Ganesh is depressed and frightened of what his life will be without dance and of being dependant on his younger sister for support.   Raghava is oppressed by lack of opportunity but determined to keep trying to fulfil his dreams of a mother and a career.  After a pep talk by his sister, Ganesh determines that he will find new dancers to take on Evil Anthony and his nasty looking backing dancers. After some depressing but very funny auditions (think Agadoo), Ganesh finds Raghava and crew performing a tribute to his last dance routine on a TV dance show. Destiny has got its act together at last!

There is also some romance in the air. Shruthi, played by Charmi, is a student at the Western Dance School where Raghava cleans. He should have known she was the wrong girl after seeing her audition to Britney’s “Oops I Did It Again” complete with wardrobe malfunction. Raghava went to her rescue and was instantly smitten. We see his heart break as Charmi reveals she has been using him to make her college friend Raja jealous enough to express his feelings. Oblivious to the damage she has done to Raghava, she offers him the first wedding card for her upcoming marriage.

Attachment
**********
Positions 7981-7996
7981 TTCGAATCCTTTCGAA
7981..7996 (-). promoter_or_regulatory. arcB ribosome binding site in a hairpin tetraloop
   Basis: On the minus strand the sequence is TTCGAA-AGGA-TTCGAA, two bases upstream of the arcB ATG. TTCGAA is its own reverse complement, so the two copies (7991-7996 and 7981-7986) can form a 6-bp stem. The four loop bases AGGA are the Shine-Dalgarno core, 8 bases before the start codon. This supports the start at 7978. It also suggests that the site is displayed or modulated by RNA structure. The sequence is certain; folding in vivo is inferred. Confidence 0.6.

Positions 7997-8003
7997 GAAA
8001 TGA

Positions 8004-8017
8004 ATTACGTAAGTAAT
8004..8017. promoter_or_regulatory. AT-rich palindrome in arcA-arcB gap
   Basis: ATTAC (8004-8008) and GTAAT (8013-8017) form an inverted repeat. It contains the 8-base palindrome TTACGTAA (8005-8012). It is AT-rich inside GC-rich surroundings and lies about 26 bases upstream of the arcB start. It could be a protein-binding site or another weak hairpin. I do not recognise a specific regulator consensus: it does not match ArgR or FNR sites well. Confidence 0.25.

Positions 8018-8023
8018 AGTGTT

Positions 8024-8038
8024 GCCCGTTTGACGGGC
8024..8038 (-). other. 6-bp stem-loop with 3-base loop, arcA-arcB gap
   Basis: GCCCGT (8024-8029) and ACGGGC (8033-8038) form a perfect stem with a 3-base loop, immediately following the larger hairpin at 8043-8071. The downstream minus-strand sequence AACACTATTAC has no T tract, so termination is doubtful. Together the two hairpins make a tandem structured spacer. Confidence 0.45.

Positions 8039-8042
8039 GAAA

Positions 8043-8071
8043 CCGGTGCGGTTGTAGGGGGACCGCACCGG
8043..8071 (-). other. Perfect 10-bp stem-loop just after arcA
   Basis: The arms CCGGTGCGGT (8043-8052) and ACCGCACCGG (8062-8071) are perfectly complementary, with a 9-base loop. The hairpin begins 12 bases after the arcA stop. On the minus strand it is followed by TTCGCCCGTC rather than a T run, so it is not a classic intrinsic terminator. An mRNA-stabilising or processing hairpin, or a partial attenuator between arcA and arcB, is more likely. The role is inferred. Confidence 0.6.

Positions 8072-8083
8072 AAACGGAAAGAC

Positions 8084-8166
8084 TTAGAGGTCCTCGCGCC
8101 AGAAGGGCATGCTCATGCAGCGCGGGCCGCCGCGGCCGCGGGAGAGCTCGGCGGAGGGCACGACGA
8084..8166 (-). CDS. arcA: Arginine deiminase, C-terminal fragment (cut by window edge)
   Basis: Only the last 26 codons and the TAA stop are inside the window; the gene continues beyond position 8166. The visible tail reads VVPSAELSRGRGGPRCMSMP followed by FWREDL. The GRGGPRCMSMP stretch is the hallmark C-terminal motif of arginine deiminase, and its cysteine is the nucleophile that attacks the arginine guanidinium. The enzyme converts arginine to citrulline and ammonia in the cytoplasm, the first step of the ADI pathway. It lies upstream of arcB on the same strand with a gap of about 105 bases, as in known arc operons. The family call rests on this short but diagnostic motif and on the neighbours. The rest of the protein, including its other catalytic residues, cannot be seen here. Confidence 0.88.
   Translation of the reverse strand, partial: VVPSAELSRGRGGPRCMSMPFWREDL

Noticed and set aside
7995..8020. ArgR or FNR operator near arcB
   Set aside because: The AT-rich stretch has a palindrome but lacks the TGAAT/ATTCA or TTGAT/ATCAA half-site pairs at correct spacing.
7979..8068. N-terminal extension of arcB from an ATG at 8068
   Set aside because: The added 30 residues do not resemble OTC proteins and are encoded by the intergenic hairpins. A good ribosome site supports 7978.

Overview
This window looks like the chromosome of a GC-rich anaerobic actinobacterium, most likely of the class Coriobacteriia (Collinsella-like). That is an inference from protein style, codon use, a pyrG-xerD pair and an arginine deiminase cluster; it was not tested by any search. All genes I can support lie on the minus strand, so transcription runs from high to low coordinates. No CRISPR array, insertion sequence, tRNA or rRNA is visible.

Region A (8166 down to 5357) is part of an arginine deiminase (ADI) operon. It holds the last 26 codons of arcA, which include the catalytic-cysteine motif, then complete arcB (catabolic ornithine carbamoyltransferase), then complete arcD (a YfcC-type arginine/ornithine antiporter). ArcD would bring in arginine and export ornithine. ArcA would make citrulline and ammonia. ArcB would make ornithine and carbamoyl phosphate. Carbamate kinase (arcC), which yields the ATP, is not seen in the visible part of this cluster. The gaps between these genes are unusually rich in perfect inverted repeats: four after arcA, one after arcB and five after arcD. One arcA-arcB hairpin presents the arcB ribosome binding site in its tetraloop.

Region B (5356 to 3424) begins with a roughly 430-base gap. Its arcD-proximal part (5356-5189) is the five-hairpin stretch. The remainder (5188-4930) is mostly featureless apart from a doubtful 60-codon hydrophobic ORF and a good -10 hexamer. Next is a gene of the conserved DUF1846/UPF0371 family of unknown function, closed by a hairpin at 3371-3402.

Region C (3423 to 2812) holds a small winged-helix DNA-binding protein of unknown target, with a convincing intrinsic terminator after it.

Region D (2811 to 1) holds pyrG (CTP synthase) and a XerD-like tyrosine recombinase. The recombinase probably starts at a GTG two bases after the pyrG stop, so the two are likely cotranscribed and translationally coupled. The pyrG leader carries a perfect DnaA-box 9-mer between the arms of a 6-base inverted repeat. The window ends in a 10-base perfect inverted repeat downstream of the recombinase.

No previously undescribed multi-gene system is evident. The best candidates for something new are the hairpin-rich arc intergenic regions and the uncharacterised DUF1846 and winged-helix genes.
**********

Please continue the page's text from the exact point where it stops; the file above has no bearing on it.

Raghava and the boys move in with their guru, and undertake an exhausting training montage. Ganesh’s sister Priya, played by the lovely Kamalini Mukherjee, develops feelings for Raghava as she sees how he treats her beloved brother, and his amazing dance style. Raghava remains oblivious to Priya, who is a classical dancer, for much of the film despite her well-mannered flirting and her romantic daydreams.

Hitting the big time means big money, and to compete the guys need sponsors – the sponsors that had deserted Ganesh.  A quick trip to the local discotheque with a dance off to show their Style, and they manage to gain the support they need. Success is beckoning and spirits are high!

But this is a film and things cannot run so smoothly for our clean living heroes. Tragedy strikes, and darkness looms in the guise of spiral-permed Evil Anthony who is determined to win at any cost.


Before the big competition Raghava’s friends are kidnapped by Evil Anthony’s even more evil brother.  The only person more evil than these two guys is their hairdresser.